Natasha’s Law was brought into fruition following the tragic death of a teenager in 2016 after eating sesame seeds that were baked into the dough of a baguette. This event sparked outrage across the world due to the fact the label on the packaging didn’t reference this particular element of the ingredients. Five years on, the law, which was supported by 88% of the general public, was introduced and changed food packaging as we knew it.
This legislation, officially known as the Food Information (Amendment) (England) Regulations 2019 mandated that all food products falling under the category of pre-packed for direct sale (PPDS) must include a comprehensive ingredient list on their packaging labels.
PPDS items encompass food items that have undergone processing and packaging within the same premises where they are intended to be sold. For example, consider a sandwich shop that prepares sandwiches in its kitchen, wraps them in plastic, and then places these packaged sandwiches in a refrigerator or on the counter for sale, without any further processing before being handed to the customer. Another instance would involve a butcher packaging a barbecue mixed-meat pack before customers arrive at the butcher's shop to purchase it.
Key stats from the Food Standards Agency’s evaluation
Earlier this year the Food Standards Agency (FSA) released the results of a survey that was carried out to take a closer look at how Natasha’s Law had impacted businesses, local authorities and consumers – the findings of which were extremely interesting.
- 42% of consumers surveyed said they saw an improvement in the availability of allergen information on PPDS products.
- 24% of food businesses surveyed reported that they were not fully compliant with all labelling requirements.
- 72% of food businesses surveyed have started to apply precautionary allergen labelling to their PPDS foods and 17% have started to sell their previously PPDS foods as non-prepacked.
- 75% of local authorities surveyed reported that they believed further action is needed to improve compliance including general training.
- 51% of food businesses surveyed reported that their costs had increased due to the PPDS labelling requirements.
Struggling to comply with Natasha’s Law
Given the above, we must question whether the current state of the law is suitable for its intended purpose. Considering that nearly a quarter of food businesses surveyed have confessed to non-compliance with the law, and 72% of these businesses have resorted to using precautionary allergen labels on prepackaged food, it is evident that significant efforts are needed from both food businesses and regulatory bodies.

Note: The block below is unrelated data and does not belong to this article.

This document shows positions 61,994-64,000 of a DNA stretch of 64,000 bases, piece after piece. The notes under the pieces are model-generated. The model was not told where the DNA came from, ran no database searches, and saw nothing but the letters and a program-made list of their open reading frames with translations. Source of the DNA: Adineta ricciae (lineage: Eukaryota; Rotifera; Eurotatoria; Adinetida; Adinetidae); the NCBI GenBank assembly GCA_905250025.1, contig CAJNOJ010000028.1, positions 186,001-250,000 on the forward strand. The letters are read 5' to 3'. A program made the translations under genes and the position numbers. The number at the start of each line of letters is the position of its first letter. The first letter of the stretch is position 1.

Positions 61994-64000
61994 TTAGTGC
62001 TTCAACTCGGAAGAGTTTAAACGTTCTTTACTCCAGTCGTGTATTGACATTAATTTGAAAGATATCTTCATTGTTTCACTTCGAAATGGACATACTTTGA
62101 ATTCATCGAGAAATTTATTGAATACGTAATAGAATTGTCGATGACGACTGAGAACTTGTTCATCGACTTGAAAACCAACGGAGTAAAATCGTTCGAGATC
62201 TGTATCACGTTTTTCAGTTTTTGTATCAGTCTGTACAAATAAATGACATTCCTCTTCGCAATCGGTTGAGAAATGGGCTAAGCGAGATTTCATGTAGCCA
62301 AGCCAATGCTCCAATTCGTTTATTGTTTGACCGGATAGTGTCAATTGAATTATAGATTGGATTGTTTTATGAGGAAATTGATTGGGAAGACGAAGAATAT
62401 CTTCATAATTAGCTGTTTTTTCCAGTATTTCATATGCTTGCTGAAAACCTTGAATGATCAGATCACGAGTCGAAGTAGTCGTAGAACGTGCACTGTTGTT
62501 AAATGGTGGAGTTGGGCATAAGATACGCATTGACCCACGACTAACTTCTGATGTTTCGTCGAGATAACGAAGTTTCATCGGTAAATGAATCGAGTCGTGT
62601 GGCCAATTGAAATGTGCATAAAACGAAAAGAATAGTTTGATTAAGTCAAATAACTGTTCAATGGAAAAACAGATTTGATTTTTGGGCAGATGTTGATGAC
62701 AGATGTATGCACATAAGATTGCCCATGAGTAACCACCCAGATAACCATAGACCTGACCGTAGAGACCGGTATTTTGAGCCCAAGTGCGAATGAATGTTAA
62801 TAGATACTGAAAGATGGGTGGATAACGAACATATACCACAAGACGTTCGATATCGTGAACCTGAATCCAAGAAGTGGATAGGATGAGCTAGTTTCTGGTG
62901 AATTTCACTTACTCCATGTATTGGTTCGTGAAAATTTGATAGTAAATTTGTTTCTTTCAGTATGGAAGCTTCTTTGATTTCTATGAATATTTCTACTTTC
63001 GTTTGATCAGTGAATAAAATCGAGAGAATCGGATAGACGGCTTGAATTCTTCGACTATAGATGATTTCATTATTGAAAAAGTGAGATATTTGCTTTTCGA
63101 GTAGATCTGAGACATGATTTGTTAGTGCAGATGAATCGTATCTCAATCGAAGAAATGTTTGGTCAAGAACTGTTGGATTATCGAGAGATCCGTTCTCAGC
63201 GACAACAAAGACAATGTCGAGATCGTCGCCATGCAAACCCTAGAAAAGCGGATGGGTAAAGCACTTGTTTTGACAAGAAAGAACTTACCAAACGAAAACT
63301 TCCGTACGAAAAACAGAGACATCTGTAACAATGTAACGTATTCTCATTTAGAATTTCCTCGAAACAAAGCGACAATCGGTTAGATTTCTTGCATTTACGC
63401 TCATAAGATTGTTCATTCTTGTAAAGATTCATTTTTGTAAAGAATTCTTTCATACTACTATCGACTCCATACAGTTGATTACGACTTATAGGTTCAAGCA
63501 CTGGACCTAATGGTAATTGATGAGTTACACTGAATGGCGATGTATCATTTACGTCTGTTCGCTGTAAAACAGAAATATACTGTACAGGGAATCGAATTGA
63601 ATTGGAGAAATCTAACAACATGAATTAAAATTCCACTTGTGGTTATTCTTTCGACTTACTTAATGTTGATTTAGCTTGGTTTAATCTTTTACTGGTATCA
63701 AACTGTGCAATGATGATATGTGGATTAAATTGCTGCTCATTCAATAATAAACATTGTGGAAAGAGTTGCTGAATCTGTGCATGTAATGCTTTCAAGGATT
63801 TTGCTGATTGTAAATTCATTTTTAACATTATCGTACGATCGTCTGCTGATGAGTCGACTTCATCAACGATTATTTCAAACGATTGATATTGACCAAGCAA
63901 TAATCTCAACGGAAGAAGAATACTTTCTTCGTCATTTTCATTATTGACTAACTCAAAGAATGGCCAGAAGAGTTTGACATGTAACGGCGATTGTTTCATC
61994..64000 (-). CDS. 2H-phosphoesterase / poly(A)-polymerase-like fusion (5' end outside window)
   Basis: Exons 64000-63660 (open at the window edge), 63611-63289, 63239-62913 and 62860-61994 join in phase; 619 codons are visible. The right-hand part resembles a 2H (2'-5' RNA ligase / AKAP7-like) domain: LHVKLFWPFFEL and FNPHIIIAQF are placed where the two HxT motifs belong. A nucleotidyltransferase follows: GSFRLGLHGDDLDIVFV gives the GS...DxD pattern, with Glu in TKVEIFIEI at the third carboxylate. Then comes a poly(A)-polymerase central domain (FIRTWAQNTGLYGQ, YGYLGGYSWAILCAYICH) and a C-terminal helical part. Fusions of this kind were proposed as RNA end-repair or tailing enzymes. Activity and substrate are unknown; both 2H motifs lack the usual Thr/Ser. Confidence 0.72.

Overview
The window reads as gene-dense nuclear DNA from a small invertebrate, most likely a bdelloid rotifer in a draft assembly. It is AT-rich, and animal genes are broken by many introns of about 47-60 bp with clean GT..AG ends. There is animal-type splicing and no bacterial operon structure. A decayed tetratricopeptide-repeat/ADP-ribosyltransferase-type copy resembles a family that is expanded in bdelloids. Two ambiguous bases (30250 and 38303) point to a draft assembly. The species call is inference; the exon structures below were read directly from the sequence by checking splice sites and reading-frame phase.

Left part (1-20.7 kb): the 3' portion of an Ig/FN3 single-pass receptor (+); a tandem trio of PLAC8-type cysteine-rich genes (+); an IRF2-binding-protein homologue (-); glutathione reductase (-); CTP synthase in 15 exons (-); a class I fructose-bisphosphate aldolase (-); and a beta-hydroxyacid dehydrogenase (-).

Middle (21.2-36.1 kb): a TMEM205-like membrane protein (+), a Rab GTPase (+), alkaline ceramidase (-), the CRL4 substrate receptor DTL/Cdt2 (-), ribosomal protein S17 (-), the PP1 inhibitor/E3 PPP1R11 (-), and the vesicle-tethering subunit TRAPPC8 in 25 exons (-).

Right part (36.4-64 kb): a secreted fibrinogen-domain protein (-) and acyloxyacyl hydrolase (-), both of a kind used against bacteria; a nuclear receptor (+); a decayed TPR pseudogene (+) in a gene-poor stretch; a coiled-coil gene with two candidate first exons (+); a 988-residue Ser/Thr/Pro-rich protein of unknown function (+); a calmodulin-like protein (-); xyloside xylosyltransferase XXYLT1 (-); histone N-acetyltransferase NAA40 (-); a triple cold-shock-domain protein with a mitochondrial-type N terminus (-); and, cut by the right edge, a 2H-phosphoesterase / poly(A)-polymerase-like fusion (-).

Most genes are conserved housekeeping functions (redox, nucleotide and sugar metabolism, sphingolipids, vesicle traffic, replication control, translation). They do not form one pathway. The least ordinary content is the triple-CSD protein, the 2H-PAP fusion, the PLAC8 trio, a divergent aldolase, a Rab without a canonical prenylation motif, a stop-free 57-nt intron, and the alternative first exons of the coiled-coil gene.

Common factors contributing to non-compliance among food businesses likely include a lack of awareness regarding labelling requirements, a limited understanding of the regulations and concerns about the associated implementation costs. It is essential to note that none of these factors would serve as a valid defence in the event of legal action by local authorities.
Allergen labelling is regularly talked about within the food industry and widely known as one of the most common breaches of food law. Food business operators (FBOs) must announce the presence of any of the 14 major allergens, but they do not have to inform consumers about any unintentional allergens (usually the result of cross-contamination). That being said, businesses can opt to provide this information if they wish, and this is where the popular phrase ‘may contain’ comes from.
A breach of the allergen labelling requirements is a criminal offence and upon conviction can result in a fine. More serious breaches which either cause injury to a person or have a very high risk of harm to a person can result in fines into the hundreds of thousands for larger businesses, or even a custodial sentence. Even more minor breaches are likely to result in significant fines given the subject.
Another example of how serious Natasha’s Law is being taken by governing bodies is evident in the £1,529,855 of funding from FSA and the Department for Environment, Food and Rural Affairs. Made available for 2022 and 2023, the aim of the funding is to help local authorities cover the additional costs incurred to ensure Natasha’s Law is being enforced correctly in their area.
In summary, while Natasha’s Law has clearly made an impact with regards to food packaging, it’s evident that more needs to be done to ensure businesses are in line with the law and at less risk of prosecution or finding themselves embroiled in an unwanted crisis situation. When in doubt, businesses should seek specialist advice.
In related news, Food Manufacture highlights the key takeaways of Food Allergy Aware's 2023 mock trial event, which aims to help food manufacturers and retailers handle allergens more safely.